Marcia Clark
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WHEN I LEFT THE ISLAND OF HYDRA IN 1959, I thought I’d be right back. But life happened, and I didn’t return to Greece until very recently. Two art residencies brought me back to the Mediterranean, one on the island of Crete, the other in Italy. “For over twenty years my concentration as a painter, has been on the Arctic and although this departure might seem radical, in Greece, I was again in an arid rocky landscape surrounded by the sea. Of course, I found no ice in Greece and the changes I witnessed in the Arctic moment to moment and day to year were nowhere near as extreme here, but time still played an important role and in Greece as in Italy I could feel the deep layering of human history just about everywhere I went. Most of my attention was drawn to sites in Santorini, an island transformed by volcanic eruption, and to the medieval city of Siena, Italy.”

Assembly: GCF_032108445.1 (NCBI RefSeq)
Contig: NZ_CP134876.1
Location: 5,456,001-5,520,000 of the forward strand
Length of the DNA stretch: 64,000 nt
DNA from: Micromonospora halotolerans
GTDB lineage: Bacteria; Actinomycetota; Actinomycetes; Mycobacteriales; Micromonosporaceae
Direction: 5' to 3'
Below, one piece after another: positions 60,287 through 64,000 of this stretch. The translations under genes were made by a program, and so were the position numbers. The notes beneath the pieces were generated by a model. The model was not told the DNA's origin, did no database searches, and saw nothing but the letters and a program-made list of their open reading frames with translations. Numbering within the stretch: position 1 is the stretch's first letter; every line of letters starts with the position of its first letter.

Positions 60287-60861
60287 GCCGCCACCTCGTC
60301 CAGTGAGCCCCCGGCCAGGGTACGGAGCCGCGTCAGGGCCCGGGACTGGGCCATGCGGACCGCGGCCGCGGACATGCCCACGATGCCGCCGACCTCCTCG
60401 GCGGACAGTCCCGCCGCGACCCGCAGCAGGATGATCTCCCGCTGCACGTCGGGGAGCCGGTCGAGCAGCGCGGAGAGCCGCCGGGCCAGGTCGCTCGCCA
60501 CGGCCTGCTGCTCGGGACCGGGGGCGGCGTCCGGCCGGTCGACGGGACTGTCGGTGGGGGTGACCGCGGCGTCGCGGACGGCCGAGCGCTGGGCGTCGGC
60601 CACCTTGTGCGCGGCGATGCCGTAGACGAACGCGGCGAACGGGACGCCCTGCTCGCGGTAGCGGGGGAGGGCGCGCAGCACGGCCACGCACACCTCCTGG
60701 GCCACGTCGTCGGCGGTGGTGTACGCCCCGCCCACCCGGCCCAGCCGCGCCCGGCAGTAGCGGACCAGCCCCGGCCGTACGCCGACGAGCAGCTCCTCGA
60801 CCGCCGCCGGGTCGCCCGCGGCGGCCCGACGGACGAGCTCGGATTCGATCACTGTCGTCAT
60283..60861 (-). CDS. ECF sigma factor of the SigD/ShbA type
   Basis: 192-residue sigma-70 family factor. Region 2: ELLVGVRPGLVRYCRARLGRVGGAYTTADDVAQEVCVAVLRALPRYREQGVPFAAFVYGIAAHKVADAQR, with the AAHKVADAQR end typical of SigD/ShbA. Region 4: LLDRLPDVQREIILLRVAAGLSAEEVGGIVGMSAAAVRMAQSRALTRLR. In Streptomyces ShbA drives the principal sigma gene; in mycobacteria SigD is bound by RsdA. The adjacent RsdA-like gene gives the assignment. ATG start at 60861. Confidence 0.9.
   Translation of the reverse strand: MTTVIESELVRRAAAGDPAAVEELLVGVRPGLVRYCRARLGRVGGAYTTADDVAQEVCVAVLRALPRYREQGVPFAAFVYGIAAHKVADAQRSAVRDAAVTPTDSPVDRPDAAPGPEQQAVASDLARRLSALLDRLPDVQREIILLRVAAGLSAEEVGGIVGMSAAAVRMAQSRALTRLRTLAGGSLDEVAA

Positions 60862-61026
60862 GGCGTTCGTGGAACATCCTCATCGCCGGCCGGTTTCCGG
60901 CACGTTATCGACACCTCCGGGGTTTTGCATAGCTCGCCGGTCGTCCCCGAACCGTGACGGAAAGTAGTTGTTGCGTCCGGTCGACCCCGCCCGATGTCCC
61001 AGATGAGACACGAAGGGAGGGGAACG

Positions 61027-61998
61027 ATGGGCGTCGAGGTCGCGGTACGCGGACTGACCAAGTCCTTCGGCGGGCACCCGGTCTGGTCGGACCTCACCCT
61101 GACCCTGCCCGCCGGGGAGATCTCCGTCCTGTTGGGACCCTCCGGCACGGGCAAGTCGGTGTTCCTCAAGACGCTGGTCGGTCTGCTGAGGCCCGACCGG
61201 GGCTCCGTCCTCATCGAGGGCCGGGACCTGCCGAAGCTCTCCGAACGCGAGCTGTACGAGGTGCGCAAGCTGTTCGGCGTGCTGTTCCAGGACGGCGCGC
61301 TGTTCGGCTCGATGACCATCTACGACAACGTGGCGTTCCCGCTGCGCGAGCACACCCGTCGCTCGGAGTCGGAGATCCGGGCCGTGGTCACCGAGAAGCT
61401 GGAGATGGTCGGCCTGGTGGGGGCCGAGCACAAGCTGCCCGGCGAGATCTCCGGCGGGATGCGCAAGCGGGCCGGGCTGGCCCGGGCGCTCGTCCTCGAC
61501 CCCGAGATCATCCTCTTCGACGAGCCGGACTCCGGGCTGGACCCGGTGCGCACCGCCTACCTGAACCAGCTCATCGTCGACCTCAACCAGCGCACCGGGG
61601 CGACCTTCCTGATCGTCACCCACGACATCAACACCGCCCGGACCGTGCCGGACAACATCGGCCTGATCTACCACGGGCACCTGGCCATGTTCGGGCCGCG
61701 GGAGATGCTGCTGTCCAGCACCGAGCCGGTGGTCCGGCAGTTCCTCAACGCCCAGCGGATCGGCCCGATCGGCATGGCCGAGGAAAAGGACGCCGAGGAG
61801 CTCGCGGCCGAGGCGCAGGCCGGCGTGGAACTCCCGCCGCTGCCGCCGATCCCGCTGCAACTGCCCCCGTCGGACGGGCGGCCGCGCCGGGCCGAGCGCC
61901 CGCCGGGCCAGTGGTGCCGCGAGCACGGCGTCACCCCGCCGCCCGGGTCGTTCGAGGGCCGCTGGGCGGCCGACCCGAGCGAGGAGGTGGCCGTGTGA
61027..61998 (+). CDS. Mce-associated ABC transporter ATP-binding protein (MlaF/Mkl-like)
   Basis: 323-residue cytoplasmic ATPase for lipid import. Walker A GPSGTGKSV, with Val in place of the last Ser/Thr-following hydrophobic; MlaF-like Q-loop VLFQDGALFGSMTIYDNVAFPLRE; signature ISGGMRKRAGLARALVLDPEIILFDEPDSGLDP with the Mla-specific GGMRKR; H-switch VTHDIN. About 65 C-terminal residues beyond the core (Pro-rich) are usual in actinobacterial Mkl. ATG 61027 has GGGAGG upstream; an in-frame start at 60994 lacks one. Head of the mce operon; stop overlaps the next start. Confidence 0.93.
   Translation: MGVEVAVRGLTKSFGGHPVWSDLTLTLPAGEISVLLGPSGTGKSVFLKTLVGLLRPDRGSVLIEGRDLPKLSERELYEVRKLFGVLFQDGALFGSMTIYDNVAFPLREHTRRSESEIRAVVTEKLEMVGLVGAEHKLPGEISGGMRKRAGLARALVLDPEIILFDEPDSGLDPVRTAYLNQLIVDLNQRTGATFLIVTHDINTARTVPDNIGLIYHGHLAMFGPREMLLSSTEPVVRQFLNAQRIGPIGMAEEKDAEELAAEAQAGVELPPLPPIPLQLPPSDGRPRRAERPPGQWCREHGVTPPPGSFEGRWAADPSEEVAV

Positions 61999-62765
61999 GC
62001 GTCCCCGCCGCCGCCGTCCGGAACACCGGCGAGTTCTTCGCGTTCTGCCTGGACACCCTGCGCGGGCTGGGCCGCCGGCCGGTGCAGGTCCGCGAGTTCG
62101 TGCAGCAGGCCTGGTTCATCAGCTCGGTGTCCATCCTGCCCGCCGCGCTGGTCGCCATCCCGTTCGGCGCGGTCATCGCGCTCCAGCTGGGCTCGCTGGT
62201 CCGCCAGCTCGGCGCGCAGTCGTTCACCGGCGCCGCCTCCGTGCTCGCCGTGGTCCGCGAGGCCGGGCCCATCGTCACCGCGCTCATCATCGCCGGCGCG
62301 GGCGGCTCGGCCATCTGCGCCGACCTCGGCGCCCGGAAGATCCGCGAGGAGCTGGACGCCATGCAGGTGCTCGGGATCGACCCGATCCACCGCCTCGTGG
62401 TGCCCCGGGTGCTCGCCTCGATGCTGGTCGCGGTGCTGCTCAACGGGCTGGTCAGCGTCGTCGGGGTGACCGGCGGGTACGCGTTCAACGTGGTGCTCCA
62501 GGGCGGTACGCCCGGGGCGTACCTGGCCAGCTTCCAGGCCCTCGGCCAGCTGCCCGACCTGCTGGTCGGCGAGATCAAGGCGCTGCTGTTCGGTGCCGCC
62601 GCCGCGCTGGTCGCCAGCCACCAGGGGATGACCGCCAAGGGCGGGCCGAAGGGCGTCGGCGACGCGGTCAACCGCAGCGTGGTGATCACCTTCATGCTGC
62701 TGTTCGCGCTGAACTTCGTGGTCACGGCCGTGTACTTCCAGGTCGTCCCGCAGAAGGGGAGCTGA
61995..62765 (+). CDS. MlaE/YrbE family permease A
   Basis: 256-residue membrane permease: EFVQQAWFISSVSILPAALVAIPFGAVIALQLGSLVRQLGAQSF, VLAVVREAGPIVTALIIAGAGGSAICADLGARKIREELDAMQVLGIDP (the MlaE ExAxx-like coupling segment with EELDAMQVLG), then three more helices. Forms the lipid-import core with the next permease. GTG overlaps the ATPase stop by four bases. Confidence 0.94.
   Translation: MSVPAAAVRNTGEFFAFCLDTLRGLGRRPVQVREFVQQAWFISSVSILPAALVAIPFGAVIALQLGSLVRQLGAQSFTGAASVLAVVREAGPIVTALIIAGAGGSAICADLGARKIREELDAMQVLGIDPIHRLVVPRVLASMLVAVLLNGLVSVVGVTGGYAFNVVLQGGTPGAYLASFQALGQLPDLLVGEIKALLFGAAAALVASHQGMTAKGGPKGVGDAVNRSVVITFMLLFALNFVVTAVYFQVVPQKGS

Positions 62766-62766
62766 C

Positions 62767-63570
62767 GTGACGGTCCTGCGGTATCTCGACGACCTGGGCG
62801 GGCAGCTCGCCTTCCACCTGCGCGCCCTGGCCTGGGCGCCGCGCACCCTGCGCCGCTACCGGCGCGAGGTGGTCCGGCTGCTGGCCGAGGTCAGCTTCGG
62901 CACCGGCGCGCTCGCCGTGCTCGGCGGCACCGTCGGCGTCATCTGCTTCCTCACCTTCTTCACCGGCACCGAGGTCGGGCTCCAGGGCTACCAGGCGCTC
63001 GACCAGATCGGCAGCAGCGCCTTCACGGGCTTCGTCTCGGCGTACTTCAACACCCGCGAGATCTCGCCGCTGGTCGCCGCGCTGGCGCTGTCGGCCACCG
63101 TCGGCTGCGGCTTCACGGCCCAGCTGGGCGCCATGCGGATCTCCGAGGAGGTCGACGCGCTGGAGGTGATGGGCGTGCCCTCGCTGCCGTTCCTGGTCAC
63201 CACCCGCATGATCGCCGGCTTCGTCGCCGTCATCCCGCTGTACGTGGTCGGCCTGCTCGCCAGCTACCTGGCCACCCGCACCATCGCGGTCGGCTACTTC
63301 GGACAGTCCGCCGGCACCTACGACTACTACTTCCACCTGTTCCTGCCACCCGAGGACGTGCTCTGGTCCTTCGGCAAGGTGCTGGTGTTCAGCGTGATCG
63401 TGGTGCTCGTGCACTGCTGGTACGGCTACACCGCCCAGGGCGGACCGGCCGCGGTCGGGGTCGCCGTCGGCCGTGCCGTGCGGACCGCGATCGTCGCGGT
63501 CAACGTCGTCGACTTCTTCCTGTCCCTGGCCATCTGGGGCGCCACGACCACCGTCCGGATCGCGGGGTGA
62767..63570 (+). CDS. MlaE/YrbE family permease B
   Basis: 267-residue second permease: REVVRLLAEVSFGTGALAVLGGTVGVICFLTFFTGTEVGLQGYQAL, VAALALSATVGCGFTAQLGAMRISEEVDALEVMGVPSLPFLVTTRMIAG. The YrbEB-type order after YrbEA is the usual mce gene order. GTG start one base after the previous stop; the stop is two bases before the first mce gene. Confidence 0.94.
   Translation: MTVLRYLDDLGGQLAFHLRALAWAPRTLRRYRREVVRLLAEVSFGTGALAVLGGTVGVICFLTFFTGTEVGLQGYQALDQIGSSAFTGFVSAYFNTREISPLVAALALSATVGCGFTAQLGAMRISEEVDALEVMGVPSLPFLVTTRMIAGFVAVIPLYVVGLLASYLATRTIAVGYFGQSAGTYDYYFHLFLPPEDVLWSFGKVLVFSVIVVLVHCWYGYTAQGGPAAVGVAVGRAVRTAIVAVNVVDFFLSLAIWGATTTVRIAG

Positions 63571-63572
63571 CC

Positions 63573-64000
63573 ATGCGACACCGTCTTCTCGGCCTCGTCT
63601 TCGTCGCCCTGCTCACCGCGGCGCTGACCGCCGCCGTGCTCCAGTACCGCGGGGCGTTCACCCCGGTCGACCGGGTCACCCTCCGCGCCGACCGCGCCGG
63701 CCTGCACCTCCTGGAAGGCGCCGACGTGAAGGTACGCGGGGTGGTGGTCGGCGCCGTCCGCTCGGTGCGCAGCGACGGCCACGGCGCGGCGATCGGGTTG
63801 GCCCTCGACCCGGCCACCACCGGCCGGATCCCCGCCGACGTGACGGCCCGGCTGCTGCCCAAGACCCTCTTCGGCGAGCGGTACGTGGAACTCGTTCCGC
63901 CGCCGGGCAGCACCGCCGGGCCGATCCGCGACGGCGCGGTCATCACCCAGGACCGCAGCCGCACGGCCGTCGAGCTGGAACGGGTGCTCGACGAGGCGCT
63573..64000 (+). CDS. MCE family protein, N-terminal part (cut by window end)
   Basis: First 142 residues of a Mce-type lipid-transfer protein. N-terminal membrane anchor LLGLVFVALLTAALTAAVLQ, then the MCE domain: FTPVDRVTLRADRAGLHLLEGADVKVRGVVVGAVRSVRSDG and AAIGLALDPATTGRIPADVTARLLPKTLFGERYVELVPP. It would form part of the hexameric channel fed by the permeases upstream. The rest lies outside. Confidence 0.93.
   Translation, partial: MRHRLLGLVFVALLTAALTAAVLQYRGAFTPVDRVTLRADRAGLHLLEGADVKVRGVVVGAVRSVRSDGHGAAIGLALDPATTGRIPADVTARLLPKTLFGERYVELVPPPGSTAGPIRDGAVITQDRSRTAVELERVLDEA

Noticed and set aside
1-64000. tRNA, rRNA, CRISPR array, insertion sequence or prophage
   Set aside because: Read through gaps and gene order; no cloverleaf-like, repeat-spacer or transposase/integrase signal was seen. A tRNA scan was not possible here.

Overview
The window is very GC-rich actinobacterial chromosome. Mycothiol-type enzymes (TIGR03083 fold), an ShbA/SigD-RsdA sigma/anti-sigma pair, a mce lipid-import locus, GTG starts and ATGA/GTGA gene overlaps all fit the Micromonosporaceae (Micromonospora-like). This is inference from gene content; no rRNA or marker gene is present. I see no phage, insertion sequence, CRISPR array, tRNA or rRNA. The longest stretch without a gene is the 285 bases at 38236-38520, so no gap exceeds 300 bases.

—Marcia Clark, 2021

PAINTING IN THE ARCTIC REGIONS in Alaska, Norway and Greenland during the past few years has made me especially aware of climate change. A web page featuring a virtual installation of many of these paintings is available on the internet, under the heading “In Search of Ice”. The subject is a topical one these days, with many personal ramifications for me, but it is my expectation that the images will speak for themselves on their own terms. 
My paintings are perceptually based. I work in oil in a painterly style, with attention to topographic features. I usually begin by jotting down something that’s caught my attention in a small sketchbook. The subject is often too big to be caught within the rectangle and the next sketches are often pieced together in a way that maintains the rhythm of what I have seen. The paintings, done in oil, are always representational, but with a moving focus, as eye and mind linger on some elements and pass lightly over others. I like to work on a variety of surfaces and formats and usually carry linen, Denril and small pieces of aluminum cut in varying sizes and shapes. These form the basis for my larger paintings, often done on sheets of frosted Mylar, which is similar to the Denril but heavier.

—Marcia Clark, 2018